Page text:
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Why use selections?

From: Photoshop Elements 11 Essentials: 02 Editing and Retouching Photos

Video: Why use selections?

The purpose of making a selection is to isolate part of a layer, so that your edits affect just that portion of the content on the selected layer. There are lot's of ways to select, which we'll explore in this chapter, but first I want to make sure you understand what selections are for, so I would like to show you a few examples. I'm going to click on one of the simpler selection tools, the Rectangular Marquee tool here in the toolbar; you can use this tool to make a selection in the shape of a rectangle or square. I'm going to select this area in the front of the mailbox by clicking on the top left corner of that area and dragging down diagonally toward the bottom right corner.

Why use selections?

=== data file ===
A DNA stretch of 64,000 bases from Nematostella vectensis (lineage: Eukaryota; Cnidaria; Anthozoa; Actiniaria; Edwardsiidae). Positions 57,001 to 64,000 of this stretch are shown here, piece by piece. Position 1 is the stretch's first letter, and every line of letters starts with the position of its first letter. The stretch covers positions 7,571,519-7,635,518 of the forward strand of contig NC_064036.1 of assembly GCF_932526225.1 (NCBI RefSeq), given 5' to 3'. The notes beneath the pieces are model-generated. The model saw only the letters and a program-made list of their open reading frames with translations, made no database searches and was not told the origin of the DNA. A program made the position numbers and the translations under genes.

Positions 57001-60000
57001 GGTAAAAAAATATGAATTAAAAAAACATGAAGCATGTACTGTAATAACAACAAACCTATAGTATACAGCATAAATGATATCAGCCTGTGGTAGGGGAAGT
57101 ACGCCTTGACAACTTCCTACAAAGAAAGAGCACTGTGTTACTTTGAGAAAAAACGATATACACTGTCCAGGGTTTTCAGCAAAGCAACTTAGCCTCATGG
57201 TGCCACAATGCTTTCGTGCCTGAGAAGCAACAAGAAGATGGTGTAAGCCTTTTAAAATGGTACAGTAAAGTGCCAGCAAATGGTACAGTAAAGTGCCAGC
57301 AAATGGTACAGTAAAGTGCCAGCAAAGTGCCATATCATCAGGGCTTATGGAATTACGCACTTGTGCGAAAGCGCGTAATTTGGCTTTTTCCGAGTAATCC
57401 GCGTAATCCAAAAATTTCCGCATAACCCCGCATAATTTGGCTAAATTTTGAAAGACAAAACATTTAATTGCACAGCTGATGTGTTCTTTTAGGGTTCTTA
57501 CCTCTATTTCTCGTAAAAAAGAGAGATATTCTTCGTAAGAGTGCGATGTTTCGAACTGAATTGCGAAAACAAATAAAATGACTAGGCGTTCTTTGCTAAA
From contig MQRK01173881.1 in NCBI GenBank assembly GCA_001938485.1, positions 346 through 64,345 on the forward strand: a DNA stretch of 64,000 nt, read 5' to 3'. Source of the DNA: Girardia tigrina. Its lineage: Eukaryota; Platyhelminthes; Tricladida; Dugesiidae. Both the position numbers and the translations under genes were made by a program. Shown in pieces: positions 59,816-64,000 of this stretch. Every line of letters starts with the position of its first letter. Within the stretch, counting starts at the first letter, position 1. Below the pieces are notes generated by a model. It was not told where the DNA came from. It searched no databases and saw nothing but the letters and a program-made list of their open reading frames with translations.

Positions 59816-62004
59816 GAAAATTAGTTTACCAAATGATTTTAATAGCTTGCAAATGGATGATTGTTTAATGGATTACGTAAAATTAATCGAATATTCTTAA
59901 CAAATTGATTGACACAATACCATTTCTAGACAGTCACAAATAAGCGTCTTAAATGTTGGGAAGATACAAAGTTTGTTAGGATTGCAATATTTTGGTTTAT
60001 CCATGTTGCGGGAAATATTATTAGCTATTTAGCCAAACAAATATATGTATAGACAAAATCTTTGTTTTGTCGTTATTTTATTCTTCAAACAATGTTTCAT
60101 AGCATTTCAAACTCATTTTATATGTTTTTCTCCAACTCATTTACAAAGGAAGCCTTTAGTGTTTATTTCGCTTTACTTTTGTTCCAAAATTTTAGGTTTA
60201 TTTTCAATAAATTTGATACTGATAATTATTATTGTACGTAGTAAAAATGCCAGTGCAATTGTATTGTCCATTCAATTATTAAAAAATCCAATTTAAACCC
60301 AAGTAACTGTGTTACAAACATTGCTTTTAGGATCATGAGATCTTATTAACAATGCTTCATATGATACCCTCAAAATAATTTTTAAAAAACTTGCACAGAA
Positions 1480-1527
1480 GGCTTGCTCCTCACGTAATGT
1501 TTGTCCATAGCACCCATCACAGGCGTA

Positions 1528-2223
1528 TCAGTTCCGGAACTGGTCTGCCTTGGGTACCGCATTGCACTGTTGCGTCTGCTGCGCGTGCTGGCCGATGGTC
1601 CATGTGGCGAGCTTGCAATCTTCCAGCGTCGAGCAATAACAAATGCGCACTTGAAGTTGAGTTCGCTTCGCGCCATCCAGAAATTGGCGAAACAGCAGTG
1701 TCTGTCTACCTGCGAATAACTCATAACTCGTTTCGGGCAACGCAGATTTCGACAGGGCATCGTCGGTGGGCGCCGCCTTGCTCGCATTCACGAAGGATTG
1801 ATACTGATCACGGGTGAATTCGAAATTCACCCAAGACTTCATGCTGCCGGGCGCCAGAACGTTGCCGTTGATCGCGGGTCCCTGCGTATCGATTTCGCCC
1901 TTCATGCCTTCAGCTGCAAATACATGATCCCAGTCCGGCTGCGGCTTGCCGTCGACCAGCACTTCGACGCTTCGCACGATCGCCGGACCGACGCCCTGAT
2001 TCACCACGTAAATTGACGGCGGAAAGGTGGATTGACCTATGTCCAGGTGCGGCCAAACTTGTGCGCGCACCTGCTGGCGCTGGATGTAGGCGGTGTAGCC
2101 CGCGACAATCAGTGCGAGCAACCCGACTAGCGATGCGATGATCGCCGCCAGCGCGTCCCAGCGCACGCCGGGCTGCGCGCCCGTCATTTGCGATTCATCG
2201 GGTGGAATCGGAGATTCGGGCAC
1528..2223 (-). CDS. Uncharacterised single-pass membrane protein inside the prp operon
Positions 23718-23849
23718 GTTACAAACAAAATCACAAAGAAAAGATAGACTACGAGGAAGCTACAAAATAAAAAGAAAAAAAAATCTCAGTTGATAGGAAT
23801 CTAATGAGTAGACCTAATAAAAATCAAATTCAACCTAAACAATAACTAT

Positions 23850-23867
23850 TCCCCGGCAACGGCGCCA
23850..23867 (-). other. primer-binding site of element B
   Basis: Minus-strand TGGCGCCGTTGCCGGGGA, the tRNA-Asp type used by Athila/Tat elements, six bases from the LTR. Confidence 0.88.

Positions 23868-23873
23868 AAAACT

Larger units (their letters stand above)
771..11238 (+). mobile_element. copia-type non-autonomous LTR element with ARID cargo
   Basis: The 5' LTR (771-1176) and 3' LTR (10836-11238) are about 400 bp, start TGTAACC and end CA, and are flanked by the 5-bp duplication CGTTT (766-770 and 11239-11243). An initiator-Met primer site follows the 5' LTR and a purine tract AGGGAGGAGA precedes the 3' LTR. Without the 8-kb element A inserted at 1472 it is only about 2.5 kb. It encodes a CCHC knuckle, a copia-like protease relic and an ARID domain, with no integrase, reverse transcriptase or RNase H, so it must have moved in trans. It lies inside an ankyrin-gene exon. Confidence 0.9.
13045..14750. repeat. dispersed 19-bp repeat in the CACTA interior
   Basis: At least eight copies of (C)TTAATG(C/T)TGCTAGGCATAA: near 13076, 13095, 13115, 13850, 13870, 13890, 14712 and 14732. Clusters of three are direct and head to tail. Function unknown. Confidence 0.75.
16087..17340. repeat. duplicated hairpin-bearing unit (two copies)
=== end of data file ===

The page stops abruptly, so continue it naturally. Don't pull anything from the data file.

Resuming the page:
The purpose of making a selection is to isolate part of a layer, so that your edits affect just that portion of the content on the selected layer. There are lot's of ways to select, which we'll explore in this chapter, but first I want to make sure you understand what selections are for, so I would like to show you a few examples. I'm going to click on one of the simpler selection tools, the Rectangular Marquee tool here in the toolbar; you can use this tool to make a selection in the shape of a rectangle or square. I'm going to select this area in the front of the mailbox by clicking on the top left corner of that area and dragging down diagonally toward the bottom right corner.

I'm not going to even try to make a perfect selection here, I just want you to get the general sense of what selections do. So I will release my mouse and now you can see the animated dash is called marching ants that define the boundary of a selection. Whatever edits I make now will affect only the area inside the selection on whatever layer is selected in the Layers panel, take a look at the Layers panel and you see that there is a photograph on the mailbox layer and underneath that is a plain white layer. I'd like to make a change to the mailbox, so I'll select the mailbox layer here.